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February 03, 2012

Mitt Romney, Conscience, and the Boston Globe's Mistakes

The Boston Globe is apparently so intent on impugning Mitt Romney and defending the Obama Administration's attack on religious freedom in the HHS mandate that it isn't letting facts get in the way. Today's Globe has a story about Governor Romney's support in 2005 of a requirement that all hospitals, including Catholic hospitals, provide sexual assault victims in an emergency room with Plan B contraception, which the Globe says is "similar" to the Obama Administration's current policy under the HHS mandate. The only problem with that charge of hypocrisy against Governor Romney is that the two policies are about entirely different things. When a number of states enacted requirements that all hospitals provide Plan B to sexual assault victims in the ER, the Catholic response was somewhat divided (summary article here), with the bishops of New York and Connecticut issuing statements agreeing to permit Catholic hospitals to follow the requirement. The USCCB Ethical and Religious Directives clearly permit administration of drugs to sexual assault victims to prevent pregnancy ("A female who has been raped should be able to defend herself against a potential conception from the sexual assault. If, after appropriate testing, there is no evidence that conception has occurred," no. 36), though there has been considerable debate about whether hospitals should administer both an ovulation and a pregnancy test and whether Plan B acts as an abortifacient. See Daniel P. Sulmasy, “Emergency Contraception for Women Who Have Been Raped: Must Catholics Test for Ovulation, or Is Testing for Pregnancy Morally Sufficient?” Kennedy Institute of Ethics Journal 16, no. 4 (December 2006): 305-31, and Nicanor P. G. Austriaco, OP, “Is Plan B an Abortifacient? A Critical Look at the Scientific Evidence,” National Catholic Bioethics Quarterly 7.4 (Winter 2007): 703–707. What is clear is that the HHS mandate isn't about emergency care of sexual assault victims in Catholic hospitals but is instead a requirement that a range of Catholic institutions cover contraceptives (including Ella, a drug with undisputed abortifacient properties) and sterilization procedures in their health insurance plans. The underlying issues in disputes about conscience protection are important, and obfuscating the facts in different cases doesn't help.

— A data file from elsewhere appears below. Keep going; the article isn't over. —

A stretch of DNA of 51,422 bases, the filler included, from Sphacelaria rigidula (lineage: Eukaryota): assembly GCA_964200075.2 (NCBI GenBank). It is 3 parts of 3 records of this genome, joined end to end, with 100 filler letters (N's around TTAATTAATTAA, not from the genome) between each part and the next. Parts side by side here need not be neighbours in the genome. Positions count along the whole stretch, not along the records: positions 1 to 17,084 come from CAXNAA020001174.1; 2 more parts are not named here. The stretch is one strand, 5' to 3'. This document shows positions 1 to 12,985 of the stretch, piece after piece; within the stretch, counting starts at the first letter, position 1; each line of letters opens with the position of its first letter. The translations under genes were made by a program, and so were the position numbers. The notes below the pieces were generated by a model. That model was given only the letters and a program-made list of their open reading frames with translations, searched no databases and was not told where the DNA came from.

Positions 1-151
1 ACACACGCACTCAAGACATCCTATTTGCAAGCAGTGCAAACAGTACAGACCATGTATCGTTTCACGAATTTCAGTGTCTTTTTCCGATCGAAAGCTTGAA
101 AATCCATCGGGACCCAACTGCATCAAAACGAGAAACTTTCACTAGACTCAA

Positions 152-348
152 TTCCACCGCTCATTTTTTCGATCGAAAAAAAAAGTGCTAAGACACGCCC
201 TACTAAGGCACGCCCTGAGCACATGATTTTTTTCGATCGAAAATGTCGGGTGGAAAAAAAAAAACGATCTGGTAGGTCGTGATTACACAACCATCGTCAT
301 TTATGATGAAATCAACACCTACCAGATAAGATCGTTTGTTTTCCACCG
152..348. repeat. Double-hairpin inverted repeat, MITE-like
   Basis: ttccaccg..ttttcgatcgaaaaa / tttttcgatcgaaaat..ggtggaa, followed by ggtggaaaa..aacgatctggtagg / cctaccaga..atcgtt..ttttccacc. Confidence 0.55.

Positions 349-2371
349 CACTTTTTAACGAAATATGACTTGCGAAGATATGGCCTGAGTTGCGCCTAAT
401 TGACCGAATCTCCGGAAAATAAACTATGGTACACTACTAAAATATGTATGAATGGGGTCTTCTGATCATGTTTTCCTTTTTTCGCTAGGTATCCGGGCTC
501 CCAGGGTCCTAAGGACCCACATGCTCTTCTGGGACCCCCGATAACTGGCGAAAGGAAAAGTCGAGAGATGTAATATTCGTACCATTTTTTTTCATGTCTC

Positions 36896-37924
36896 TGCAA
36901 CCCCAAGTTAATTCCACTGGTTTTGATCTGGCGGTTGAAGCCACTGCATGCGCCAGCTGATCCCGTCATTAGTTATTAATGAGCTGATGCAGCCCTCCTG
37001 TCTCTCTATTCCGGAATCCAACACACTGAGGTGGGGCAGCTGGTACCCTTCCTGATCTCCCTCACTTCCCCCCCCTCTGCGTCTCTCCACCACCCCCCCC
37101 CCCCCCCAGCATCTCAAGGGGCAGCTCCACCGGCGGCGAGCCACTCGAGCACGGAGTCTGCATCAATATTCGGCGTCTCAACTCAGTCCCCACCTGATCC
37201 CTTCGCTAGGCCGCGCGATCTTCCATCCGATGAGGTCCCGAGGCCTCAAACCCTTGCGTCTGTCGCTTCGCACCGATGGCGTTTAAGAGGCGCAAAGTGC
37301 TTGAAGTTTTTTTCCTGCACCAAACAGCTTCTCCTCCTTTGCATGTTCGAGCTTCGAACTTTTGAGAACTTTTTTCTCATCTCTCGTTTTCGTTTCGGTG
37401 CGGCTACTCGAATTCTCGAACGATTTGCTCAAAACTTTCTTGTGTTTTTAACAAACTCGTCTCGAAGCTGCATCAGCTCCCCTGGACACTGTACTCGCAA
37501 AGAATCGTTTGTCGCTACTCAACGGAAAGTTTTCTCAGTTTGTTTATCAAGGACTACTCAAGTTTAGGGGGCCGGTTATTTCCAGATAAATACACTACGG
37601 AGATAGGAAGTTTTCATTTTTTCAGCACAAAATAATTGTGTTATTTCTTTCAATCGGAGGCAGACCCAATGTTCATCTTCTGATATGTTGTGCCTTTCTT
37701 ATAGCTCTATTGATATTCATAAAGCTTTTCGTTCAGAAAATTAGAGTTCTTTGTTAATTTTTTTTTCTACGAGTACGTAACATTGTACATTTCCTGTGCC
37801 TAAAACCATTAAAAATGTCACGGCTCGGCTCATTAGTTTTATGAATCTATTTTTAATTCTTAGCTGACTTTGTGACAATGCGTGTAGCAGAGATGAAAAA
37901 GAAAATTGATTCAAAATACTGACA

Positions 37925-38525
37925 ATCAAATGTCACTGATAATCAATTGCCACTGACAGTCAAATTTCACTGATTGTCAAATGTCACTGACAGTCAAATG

Posted by Michael Moreland on February 3, 2012 at 10:43 AM in Moreland, Michael | Permalink


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I believe it is not correct to say that Ella has "undisputed abortifacient properties," even when abortion is defined to include preventing implantation.

Posted by: David Nickol | Feb 3, 2012 11:10:56 AM

David is right - Sebelius and President Obama, at the very least deny that FDA-approved contraceptives include abortifacients. But that don't make it so.

Here are some excerpts from recent studies about ella (ulipristal acetate):

"[U]lipristal acetate demonstrates structural similarity to mifepristone, which when administered in a single dose terminates pregnancy..."

“Ulipristal exerts its pharmacological activity by binding to the body’s progesterone receptors to produce an anti-progesterone contraceptive effect on the ovary (by suppressing or delaying ovulation) and on the endometrium (by decreasing endometrial thickness).” Decreasing endometrial thickness makes it more difficult for an embryo to implant or for the uterus to sustain the pregnancy.

The European version of the FDA found the claim that "alterations to the endometrium may also contribute to the efficacy of the product" was "sufficiently documented."

Posted by: Eric Kniffin | Feb 3, 2012 12:41:10 PM

I take that back. In an interview this past Tuesday, Sebelius admitted that Plan B/ella prevent implantation, she just denies that preventing implantation is an abortion:

“The Food and Drug Administration has a category [of drugs] that prevent fertilization and implantation. That’s really the scientific definition. So it’s unfortunate there are some folks who continue to debate the science around fertility and what drugs do and do not do. These covered prescription drugs are specifically those that are designed to prevent implantation. They are contraceptives, they are not abortion pills.”


Posted by: Eric Kniffin | Feb 3, 2012 1:01:44 PM

Not quite a comment, but rather requested action:
Encourage our friends and family to at least copy and paste this link and contact our Senators and Congressmen: http://www.nchla.org/actiondisplay.asp?ID=292

Posted by: Michael | Feb 3, 2012 1:27:08 PM

Erik Kniffin,

Whether Ella prevents implantation is a matter of dispute. The package insert says: